Pole camera surveillance of defendant’s house for 21 months didn’t violate Fourth Amendment. He had a subjective reasonable expectation privacy, but it’s not one that society is prepared to recognize as reasonable. The court traces Katz to Jardines, and concludes that this pole camera surveillance was reasonable. Even after this detailed explanation of the law of reasonable expectation of privacy, the court concludes that Davis and the good faith exception would foreclose relief anyway. United States v. Mazzara, 2017 U.S. Dist. LEXIS 178575 (S.D. N.Y. Oct. 27, 2017). This analysis is helpful to all as to how reasonableness should play out:
A. The Pole Camera Surveillance
As previously stated, Mazzara’s suppression motion raises a number of complex and difficult questions regarding the scope of the Fourth Amendment and what constitutes a “reasonable” expectation of privacy in an increasingly digital age. However, for the reasons stated below, this Court concludes that the warrantless video surveillance at issue here did not violate the Fourth Amendment, and therefore Mazzara’s motion is DENIED. Furthermore, even if this Court were to find that a constitutional violation did occur, the Court concludes that the officers conducting the surveillance acted in good faith, reasonable reliance on binding judicial precedent, and therefore the exclusionary rule does not apply.
i. Reasonable Expectation of Privacy
Unlike in Jones and Jardines, the surveillance at issue here did not involve any physical trespass. The Pole Camera was not installed on Mazzara’s property, nor did it monitor, provide a view, or record any activities occurring within Mazzara’s residence. Indeed, it is undisputed that the Pole Camera was located in a place “where [the police] are entitled to be,” Fields, 113 F.3d at 321 (citing Riley, 488 U.S. at 449), and recorded only what a normal passerby could have seen from that location. As a result, this Court must apply the two-part Katz inquiry, asking (1) whether Mazzara manifested a subjective expectation of privacy, and (2) whether society is willing to recognize that expectation as reasonable. See Ciraolo, 476 U.S. at 211.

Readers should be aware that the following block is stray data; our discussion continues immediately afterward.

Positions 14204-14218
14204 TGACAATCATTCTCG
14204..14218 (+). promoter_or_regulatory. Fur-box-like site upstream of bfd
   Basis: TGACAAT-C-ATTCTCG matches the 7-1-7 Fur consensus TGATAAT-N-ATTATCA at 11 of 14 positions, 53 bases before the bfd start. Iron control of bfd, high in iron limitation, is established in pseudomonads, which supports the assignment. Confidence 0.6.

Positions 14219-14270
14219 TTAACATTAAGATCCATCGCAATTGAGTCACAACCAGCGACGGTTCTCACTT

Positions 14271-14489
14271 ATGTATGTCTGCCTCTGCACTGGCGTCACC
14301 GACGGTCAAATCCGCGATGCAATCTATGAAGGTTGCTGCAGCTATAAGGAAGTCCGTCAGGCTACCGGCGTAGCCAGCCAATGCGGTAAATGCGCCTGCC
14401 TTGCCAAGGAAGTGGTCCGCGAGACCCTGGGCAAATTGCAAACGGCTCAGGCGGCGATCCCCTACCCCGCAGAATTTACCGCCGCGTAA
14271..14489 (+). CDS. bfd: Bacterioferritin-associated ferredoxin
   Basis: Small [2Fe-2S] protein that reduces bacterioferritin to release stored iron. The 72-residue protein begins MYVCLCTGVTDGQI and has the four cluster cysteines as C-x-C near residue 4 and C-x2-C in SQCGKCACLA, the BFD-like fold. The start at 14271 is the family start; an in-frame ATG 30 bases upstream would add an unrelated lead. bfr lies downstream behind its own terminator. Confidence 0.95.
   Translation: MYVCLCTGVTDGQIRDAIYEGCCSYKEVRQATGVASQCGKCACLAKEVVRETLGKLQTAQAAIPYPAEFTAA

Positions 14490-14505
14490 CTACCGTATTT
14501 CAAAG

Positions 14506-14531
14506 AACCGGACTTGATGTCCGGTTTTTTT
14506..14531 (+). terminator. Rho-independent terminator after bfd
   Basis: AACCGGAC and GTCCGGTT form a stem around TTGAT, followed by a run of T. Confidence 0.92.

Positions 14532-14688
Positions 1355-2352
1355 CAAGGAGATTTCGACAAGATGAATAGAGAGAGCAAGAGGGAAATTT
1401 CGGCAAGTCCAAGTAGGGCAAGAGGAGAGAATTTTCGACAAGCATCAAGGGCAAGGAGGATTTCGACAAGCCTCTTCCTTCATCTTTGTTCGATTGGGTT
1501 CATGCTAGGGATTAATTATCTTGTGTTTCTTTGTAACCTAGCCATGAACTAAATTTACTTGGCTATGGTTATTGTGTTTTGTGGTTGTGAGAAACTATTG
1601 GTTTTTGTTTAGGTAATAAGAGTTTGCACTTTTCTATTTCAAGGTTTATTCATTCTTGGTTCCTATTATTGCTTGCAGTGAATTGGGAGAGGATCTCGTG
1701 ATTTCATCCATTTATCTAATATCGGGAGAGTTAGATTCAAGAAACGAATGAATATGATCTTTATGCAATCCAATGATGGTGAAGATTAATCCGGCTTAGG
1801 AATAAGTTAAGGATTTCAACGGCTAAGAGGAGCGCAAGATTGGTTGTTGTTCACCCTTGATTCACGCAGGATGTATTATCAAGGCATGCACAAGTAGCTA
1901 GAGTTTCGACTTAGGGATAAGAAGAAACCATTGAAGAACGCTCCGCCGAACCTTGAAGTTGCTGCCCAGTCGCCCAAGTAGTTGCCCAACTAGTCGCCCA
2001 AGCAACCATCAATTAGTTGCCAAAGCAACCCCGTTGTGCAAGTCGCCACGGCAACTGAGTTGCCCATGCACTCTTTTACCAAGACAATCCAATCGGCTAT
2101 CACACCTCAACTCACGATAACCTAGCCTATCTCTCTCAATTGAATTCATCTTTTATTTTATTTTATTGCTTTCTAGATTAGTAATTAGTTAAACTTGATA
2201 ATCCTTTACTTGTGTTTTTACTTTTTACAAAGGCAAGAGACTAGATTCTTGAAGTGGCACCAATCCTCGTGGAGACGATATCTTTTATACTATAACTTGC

For purposes of this decision, the Court assumes that Mazzara manifested a subjective expectation of privacy under Katz. First, the record demonstrates [*25] that on May 18, 2016, a wooden fence was erected in front of the Driveway and 1845 West 10th Street. (Govt. Mem. at 5.) The Court may reasonably assume that the fence was erected to shield Mazzara’s activities from at least street-level views, and therefore the fence serves as evidence of some subjective expectation of privacy, at least as of May 18, 2016. See Ciraolo, 476 U.S. at 211-212. Second, Mazzara has specifically challenged the duration of the video surveillance, arguing that he had a subjective expectation that his public actions within the Surveilled Area would not be observed and recorded for as long as they were. (Mazzara Mem. at 12.) Even if Mazzara had no subjective expectation that isolated actions within the Surveilled Area were private, the Court has no reason to disbelieve Mazzara’s proffer that he subjectively believed the aggregate of information revealed by his public conduct during the Surveillance Period was private. Accordingly, the Court must proceed to the second prong of Katz, asking whether society is willing to recognize Mazzara’s subjective expectation of privacy as reasonable.